This 1978 compilation offers a wide spectrum from David Crosby and Graham Nash, featuring key tracks from the duo's early- and mid-'70s studio and live titles as well as their equally engaging solo material. The dynamic Crosby & Nash pairing sprang from the initial dissolution of the Crosby, Stills, Nash & Young supergroup -- which took place before, during, and after the recording of the landmark Déjà Vu (1970). Chronologically, Crosby's If I Could Only Remember My Name (1971) offers up the trippy and languid "Laughing." The track was also issued as the B-side (b/w "Music Is Love") to the first 45 extracted from the album. Nash's Songs for Beginners (1971) was released a few months later and included "Chicago" -- a biting indictment of the fallout from the trial of the Chicago Seven. The duo put out their eponymous debut in the spring of the following year. Thematically, Graham Nash/David Crosby (1972) continued the same high caliber of songwriting and execution that had defined their entire body of work up to that point. Both Nash's folky "Southbound Train" as well as the intense rocker "Wall Song" from Crosby aptly represent the range of material on the highly recommended disc. Although arguably not the strongest piece on the LP, the up-tempo title composition from Nash's second effort, Wild Tales (1973), is included here. 1975 marked a new level of interaction from the pair as they signed a deal with ABC Records. Corralling some of the best session players around, the pair formed a backing band they referred to as "the Mighty Jitters" -- which included the formidable skills of Danny "Kootch" Kortchmar (guitars), Craig Doerge (keyboards), Leland Sklar (bass), Tim Drummond (bass), and Russell Kunkel (drums). Wind on the Water (1975) is heavily represented on this collection and rightfully so, as the disc includes some of the best material to have come from either artist in several years. The four tunes featured are "Love Work Out," "Carry Me," "Bittersweet," and the title epic, "To the Last Whale...A. Critical Mass B." They followed that up with Whistling Down the Wire (1976), which ultimately became their final collaborative effort with this incarnation. Although far from a complete washout, much of the material pales in comparison with their previous efforts. Only the single "Out of the Darkness" was chosen for this release. In 2002, the 19-track Best of Crosby & Nash: The ABC Years was issued with a much more accurate focus on the ABC Records titles.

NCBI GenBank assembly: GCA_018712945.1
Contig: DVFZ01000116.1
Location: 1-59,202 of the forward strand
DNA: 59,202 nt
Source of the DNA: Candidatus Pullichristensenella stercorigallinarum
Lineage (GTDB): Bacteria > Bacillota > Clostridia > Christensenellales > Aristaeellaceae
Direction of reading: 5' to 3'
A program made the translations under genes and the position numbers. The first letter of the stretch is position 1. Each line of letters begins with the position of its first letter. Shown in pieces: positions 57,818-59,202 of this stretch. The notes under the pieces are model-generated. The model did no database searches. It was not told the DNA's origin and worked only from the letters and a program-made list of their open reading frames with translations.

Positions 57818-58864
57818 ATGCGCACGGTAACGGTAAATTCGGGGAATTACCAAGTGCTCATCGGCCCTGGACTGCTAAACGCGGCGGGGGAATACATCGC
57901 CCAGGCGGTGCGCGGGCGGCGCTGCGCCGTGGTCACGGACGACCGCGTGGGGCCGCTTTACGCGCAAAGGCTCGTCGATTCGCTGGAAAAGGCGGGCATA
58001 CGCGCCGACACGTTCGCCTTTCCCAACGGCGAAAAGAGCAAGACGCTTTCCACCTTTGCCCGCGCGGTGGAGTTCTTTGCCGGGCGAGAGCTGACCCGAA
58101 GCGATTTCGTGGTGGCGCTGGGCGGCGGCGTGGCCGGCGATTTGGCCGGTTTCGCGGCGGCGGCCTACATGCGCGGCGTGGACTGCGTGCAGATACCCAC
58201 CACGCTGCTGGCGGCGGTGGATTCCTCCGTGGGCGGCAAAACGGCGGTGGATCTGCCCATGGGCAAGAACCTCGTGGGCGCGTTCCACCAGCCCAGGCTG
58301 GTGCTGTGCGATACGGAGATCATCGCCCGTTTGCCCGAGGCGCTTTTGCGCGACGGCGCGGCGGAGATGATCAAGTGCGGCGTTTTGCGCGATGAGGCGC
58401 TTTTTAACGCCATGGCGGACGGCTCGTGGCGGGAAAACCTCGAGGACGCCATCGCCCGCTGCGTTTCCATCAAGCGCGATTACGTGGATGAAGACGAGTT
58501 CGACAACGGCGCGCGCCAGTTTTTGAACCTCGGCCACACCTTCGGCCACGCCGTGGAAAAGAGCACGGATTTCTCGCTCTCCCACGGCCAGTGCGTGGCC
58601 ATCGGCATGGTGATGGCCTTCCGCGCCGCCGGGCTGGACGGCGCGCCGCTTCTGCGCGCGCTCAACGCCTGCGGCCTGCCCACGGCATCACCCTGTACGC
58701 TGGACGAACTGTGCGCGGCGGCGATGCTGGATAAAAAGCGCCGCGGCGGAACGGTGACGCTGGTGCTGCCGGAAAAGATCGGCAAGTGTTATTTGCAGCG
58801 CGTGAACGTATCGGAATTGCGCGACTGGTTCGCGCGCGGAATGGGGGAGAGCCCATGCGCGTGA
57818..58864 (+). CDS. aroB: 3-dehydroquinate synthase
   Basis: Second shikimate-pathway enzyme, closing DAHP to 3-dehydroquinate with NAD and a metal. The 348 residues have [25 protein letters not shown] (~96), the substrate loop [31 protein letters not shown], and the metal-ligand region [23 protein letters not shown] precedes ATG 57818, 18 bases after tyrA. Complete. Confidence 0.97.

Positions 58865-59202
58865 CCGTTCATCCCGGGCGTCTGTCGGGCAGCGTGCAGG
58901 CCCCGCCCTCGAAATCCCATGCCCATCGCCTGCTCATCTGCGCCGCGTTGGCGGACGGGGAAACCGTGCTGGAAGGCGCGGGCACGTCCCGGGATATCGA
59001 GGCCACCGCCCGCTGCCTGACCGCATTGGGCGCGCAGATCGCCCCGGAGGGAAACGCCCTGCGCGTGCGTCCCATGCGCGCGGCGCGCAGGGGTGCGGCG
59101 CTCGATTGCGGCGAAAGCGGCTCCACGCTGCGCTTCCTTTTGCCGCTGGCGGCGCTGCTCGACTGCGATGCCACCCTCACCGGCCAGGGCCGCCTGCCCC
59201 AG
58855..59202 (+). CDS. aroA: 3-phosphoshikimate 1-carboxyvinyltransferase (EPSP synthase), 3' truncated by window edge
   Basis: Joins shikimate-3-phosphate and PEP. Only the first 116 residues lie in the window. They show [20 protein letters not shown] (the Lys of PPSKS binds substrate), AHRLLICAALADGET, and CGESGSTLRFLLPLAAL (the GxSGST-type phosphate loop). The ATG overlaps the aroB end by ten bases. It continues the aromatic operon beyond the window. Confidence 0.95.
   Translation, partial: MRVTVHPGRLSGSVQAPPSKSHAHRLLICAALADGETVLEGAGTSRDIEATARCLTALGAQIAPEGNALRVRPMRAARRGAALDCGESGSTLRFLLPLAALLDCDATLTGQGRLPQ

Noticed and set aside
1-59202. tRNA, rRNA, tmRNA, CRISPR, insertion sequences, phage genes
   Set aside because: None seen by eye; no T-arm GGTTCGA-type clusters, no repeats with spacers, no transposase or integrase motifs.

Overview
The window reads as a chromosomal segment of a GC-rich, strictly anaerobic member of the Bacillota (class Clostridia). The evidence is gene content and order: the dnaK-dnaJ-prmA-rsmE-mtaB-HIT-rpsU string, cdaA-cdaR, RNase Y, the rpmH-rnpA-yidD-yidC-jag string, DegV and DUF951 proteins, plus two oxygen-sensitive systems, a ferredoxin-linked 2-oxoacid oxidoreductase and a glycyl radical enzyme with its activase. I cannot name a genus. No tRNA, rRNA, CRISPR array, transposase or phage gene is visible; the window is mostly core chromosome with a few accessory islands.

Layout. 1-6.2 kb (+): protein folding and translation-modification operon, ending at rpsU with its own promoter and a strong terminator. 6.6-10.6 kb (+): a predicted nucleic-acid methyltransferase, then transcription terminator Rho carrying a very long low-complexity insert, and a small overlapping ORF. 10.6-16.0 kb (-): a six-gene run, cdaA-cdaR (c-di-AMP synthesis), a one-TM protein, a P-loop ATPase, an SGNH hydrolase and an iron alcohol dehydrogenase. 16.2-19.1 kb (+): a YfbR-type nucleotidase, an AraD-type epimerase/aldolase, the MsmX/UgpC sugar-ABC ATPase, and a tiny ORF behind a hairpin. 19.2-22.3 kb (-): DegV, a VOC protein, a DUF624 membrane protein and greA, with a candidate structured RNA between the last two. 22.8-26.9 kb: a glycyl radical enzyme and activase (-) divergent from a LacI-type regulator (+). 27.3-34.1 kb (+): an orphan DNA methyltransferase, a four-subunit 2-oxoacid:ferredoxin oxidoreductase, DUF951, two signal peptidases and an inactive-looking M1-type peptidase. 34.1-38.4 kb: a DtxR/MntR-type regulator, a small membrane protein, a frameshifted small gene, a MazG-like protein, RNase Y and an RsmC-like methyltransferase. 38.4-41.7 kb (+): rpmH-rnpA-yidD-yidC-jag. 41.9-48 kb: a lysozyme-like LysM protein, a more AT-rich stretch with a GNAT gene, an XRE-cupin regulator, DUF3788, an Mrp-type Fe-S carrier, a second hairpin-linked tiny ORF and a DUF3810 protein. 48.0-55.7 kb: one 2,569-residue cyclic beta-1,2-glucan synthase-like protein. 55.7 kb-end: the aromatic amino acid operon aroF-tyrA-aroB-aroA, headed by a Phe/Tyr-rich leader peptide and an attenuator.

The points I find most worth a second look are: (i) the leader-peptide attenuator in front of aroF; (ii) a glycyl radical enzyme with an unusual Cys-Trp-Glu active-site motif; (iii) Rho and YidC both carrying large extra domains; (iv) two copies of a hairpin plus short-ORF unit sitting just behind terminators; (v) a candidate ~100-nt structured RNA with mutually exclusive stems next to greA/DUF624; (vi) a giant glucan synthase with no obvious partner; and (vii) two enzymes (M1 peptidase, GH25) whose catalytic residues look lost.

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AllMusic Review by Lindsay Planer